Top Ten Books On My Winter TBR

toptentuesday-1This is a difficult list to make. I sort of have two lists in my head. One with the books I really want to read – and the other with books I ought to read because they are part of my goal for the year. Even though there’s not much left of 2013, I’m not willing yet to give up completing my goal so I’ve chosen to write the second list (with bits from the first list thrown in!).
As always, the Top Ten Tuesday is hosted by The Broke and the Bookish.

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  1. John Irving: Widow for One Year. Each year I set a goal of reading a book by each of my favorite authors. I only need to finish this one to have completed this goal and I’ve already read about a third of it and so far I love it.
  2. Anne Frank: The Diary of a Young Girl. I have been postponing this for years. I’m not sure why I keep on procrastinating on this one but I think I have to read it this year or I never will. And it’s one of those books that you really ought to read and I think I will appreciate it so there’s really no reason to not just get on with it.
  3. Doctor Who and Philosophy. I try to read some non-fiction every year and I haven’t been doing very good this year. So I’m currently working my way through this one. It seems fitting since it’s the Doctor Who 50th Anniversary Year to be reading this book.
  4. VC Andrews: Flowers in the Attic. So when I saw that my book twin Heather had joined the Insatiable Book Sluts blog and was hosting a readalong, I was immediately interested. Of course. So I plan on reading this book even though I’ve never heard of it before. It sounds like a great read and something that will give me a breather before I tackle some more of the leftovers from my list of reading goals.
  5. Thomas Ligotti: Teatro Grotesco. Every year my boyfriend, my best friend and me challenge each other and decides a book for each of the others. I have already read the one my boyfriend chose for me (Martin Amis: Lionel Asbo) but I need to read this one as well. And I have to admit – I have zero interest in it. It’s short stories, it’s horror. Sighs.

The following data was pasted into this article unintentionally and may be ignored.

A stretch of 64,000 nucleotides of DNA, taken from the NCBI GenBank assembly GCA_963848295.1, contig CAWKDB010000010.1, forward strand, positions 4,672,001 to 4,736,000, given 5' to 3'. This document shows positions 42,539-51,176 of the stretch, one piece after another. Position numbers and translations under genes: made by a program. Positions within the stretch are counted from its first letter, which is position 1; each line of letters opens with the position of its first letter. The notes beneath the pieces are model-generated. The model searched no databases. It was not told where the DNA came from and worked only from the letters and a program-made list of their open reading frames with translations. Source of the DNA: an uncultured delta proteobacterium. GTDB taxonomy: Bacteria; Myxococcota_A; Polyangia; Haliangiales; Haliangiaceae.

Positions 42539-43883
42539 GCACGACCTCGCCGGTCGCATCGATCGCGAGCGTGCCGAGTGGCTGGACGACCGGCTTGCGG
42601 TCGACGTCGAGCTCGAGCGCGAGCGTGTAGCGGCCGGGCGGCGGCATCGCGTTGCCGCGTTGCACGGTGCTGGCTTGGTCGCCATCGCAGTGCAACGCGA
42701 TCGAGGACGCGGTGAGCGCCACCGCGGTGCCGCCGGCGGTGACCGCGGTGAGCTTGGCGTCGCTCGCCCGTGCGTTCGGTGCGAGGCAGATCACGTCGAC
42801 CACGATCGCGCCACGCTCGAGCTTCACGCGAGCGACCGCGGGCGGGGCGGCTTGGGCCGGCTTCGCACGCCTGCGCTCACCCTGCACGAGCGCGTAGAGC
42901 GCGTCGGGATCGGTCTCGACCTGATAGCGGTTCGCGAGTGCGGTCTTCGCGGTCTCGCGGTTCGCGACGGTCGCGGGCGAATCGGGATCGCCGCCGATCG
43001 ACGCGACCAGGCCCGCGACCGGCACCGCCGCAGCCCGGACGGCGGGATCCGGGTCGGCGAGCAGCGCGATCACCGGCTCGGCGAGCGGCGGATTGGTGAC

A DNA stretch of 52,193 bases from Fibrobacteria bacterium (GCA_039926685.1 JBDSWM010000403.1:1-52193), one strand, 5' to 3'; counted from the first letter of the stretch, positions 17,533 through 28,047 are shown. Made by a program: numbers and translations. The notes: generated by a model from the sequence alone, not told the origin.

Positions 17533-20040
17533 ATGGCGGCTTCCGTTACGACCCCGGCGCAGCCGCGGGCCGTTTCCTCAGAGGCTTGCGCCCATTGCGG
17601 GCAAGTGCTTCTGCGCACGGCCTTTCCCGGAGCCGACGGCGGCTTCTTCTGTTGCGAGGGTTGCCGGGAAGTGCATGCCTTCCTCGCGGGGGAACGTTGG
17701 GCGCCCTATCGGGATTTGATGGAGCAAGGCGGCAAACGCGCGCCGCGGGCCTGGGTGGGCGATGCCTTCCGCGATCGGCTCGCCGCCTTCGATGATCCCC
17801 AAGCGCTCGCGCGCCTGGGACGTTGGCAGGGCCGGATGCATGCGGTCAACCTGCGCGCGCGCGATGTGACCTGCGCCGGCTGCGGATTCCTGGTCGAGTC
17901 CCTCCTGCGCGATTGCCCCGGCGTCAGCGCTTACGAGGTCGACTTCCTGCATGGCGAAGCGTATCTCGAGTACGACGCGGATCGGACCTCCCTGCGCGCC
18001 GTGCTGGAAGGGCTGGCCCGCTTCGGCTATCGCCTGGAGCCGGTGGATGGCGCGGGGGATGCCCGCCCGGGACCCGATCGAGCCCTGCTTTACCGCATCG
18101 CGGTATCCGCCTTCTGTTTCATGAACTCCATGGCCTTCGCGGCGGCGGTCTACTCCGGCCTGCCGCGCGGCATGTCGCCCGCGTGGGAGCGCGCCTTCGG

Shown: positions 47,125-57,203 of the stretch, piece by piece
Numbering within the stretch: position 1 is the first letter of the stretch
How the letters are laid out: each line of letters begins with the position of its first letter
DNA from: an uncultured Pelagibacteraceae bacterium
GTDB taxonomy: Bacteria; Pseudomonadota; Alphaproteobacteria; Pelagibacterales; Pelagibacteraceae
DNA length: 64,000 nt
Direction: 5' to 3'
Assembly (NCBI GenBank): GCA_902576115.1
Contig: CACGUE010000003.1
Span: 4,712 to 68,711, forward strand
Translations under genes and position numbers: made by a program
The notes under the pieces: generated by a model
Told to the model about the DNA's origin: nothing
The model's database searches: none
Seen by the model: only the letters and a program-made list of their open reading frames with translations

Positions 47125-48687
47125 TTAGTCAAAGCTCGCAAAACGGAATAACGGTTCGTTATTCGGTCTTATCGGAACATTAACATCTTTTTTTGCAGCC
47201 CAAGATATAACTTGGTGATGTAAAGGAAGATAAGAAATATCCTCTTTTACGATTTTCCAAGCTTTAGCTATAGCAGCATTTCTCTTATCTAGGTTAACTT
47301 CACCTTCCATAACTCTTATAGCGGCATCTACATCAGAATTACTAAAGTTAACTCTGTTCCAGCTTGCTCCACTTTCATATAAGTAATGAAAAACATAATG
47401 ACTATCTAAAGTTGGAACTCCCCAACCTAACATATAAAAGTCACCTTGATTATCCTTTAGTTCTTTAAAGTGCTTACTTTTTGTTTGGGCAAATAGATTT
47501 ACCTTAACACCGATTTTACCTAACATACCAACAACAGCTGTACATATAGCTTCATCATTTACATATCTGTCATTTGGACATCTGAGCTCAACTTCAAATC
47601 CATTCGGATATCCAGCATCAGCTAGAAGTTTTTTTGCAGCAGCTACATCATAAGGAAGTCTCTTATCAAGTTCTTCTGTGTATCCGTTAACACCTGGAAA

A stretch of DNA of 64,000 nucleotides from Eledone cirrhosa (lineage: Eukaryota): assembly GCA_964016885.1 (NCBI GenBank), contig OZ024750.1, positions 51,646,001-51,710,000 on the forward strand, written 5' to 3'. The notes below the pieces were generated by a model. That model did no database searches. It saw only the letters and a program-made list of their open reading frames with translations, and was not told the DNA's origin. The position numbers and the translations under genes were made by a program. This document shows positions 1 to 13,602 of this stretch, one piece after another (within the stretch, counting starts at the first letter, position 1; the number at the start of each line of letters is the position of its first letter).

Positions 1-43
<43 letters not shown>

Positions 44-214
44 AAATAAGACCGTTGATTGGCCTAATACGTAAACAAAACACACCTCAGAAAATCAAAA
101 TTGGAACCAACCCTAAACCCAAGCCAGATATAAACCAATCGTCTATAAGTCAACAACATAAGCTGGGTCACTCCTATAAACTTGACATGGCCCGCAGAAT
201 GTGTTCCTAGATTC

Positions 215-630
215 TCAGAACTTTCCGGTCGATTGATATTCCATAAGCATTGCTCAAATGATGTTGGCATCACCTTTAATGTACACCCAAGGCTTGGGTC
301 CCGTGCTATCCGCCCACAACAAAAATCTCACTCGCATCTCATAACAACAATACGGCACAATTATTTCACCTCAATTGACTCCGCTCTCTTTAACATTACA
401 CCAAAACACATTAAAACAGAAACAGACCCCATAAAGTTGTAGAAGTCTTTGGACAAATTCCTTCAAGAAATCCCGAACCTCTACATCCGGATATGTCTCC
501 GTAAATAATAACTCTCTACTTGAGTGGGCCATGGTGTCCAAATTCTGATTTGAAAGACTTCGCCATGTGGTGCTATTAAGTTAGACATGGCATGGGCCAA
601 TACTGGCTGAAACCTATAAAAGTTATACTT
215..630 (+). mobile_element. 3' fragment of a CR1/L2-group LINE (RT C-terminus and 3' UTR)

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  6. Don DeLillo: Underworld. And if that one wasn’t bad enough, there’s this huge novel by Don DeLillo. I have a hard time with DeLillo. I really don’t get him. I sense there’s something – but I can’t quite understand what he’s bring to do with his novels. And this one I’ve already tried to read but failed. And I never fail at finishing books. So I dread this one. A lot!
  7. Frederick Copleston: A History of Philosophy. And there’s this one … I was intimidating to begin it and I’m still intimidated by it … I’m really not sure if I will get through this one this year!
  8. Margaret Atwood. I have on my list that I have to read something from Margaret Atwood this year and I really want to! I just don’t own anything by her so I’m hoping to receive some of her books for Christmas.
  9. Arthur Conan Doyle: The Complete Sherlock Holmes. So I have read – and enjoyed – about 30% of this one. But – I still have to read 70% more. And it’s been a long while since I read it so I am actually planning to start at the beginning… I’m starting to feel like I have been a bit too optimistic about what I was able to read this year!
  10. Some sort of non-fiction. At this point I’m not sure what this last book will be about – or whether I will even make it this far…

So that’s it for me. If I’ll make it through these books this year, I will be thrilled and absolutely ecstatic. Unfortunately, the chances of that happening are really very low indeed. But I’ll try! Luckily there’s not that many work days left this year and I have a rather long Christmas holiday so if I just prioritize reading every day for the rest of the year, maybe I have a small chance… Well, not really, but it’s fun to try!